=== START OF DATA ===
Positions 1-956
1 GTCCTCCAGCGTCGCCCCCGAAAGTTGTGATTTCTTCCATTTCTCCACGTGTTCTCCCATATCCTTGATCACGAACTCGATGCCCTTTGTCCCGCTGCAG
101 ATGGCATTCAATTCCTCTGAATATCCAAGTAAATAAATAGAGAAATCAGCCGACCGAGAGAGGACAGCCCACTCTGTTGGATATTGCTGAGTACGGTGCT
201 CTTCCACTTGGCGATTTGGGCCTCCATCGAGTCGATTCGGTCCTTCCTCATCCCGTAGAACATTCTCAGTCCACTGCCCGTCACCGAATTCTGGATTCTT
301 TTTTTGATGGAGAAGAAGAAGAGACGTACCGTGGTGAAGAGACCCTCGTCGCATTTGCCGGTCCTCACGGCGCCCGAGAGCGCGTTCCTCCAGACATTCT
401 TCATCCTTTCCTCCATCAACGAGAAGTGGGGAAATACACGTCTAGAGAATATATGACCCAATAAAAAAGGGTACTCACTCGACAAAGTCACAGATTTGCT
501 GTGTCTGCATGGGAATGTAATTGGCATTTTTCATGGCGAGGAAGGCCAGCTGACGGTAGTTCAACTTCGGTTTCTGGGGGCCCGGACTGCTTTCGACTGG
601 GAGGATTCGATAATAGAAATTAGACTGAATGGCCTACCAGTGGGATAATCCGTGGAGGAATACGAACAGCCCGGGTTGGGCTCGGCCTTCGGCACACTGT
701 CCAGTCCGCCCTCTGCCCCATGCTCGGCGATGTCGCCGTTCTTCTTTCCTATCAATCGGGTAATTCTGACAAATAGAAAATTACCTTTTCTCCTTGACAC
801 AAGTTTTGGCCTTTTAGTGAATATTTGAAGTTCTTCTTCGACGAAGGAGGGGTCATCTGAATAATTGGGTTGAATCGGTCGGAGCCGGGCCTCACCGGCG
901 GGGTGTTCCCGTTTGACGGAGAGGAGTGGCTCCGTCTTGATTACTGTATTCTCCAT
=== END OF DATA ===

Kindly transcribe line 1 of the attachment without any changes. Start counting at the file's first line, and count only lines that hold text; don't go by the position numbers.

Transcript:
Positions 1-956